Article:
TONMOCON VI Monty Award Winner


Staff member
May 30, 2000
As announced at the end of the event yesterday, our winner is...

@Taollan (Kirt Onthank)

As announced / presented at TONMOCON VI:

Kirt has exemplified much of what both TONMO and Monty represent. His summer intern YouTube video blog, Octopodium are often featured on TONMO's Facebook page and they add richness to our Education content on Kirt started as a member of TONMO while studying for his Masters degree at Walla Walla University, focusing on O. rubescens research. After finishing his doctorate he established and now heads an invert lab, concentrating on cephalopods. The vlog series is focused on using octopuses to help monitor the ocean and shows many of the trials and tribulations of a summer internship. Kirt's lab, his active postings and his candid vlog gives first hand insight for conservation students interested in both the ocean and cephalopod research.

As our 2015-2016 Monty Award winner, a donation of $75 will be made in Taollan’s name to the Coral Reef Restoration program at Mote.

He will also receive a 2-year TONMO account upgrade to Supporter, and a TONMO Mug :smile:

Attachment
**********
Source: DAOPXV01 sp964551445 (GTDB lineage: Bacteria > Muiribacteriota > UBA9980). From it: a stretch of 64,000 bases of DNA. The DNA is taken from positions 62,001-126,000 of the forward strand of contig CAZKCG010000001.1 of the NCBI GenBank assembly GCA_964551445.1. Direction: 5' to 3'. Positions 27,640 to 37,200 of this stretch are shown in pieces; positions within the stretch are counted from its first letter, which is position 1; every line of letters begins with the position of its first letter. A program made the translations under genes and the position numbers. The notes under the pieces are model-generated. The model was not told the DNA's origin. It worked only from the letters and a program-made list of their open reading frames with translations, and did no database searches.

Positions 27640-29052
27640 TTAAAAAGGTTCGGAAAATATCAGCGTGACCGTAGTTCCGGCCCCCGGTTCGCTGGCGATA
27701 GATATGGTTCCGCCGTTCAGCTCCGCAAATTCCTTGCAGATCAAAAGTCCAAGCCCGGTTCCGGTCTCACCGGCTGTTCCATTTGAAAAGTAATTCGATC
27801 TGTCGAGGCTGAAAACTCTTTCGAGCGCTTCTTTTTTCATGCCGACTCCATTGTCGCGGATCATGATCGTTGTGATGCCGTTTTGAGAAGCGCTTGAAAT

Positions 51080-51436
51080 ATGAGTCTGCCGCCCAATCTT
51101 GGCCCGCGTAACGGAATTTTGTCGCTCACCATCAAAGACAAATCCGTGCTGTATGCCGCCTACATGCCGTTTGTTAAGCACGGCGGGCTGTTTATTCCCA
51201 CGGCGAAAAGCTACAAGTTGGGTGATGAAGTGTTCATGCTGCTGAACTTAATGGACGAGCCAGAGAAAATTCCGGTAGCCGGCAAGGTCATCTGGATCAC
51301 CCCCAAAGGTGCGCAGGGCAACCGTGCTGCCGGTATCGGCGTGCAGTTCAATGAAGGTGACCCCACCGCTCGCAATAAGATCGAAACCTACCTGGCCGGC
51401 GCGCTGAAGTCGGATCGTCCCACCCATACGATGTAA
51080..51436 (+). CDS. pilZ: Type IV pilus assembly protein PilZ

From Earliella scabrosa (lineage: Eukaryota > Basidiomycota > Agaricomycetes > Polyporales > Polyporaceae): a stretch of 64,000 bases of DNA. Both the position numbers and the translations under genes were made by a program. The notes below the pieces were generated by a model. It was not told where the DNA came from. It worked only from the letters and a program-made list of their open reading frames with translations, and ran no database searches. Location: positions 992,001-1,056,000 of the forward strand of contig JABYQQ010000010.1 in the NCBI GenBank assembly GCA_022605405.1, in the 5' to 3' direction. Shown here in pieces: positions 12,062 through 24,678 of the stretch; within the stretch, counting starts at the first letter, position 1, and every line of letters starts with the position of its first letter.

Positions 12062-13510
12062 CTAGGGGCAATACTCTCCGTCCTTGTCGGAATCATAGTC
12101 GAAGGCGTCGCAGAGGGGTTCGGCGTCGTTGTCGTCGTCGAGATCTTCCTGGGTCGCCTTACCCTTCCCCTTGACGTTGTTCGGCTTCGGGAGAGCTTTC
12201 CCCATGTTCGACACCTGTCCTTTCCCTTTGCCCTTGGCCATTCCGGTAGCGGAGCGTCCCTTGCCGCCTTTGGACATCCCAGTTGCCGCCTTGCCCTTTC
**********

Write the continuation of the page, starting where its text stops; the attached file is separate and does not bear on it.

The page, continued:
Thank You Taollan and Congratulations!

Indeed, congratulations! And well-earned.


Aug 17, 2005

This community has been so important to me as I have developed as a ceph biologist. Throughout grad school I never studied in a "cephalopod lab" (my master's advisor was a crustacean guy and my PhD advisor was a hydrothermal vent annelid worm guy). Normally people make connections with other people in their field through their major professor, and that never happened for me. I have had to make those connections on my own and TONMO was my most valuable resource in doing that.

I have relished the conversations I have had here and the people I have met. In remembering all of that, and the namesake of this award, I went back through the archives and browsed some of my old interactions with Monty. I remember one particular conversation with him and others about why cephalopods never invaded freshwater. I remember thinking how this was the kind of conversation I could have in virtually no other venues, especially not being in a "cephalopod lab" myself. I actually sent Monty a copy of my masters thesis before my defense for his comments. He sent it back with some great insights that no one on my committee had brought up (none of them were ceph people...).

TONMO brings together such an amazing mix of hobbyists and biologists, making it such an unique and amazing community. There are so many people here with deep love and curiosity of cephalopods and such experience in keeping them in home and professional aquaria. I have been so fortunate to have been a part of it for the last 10 years.

So once again: Thank you TONMO.

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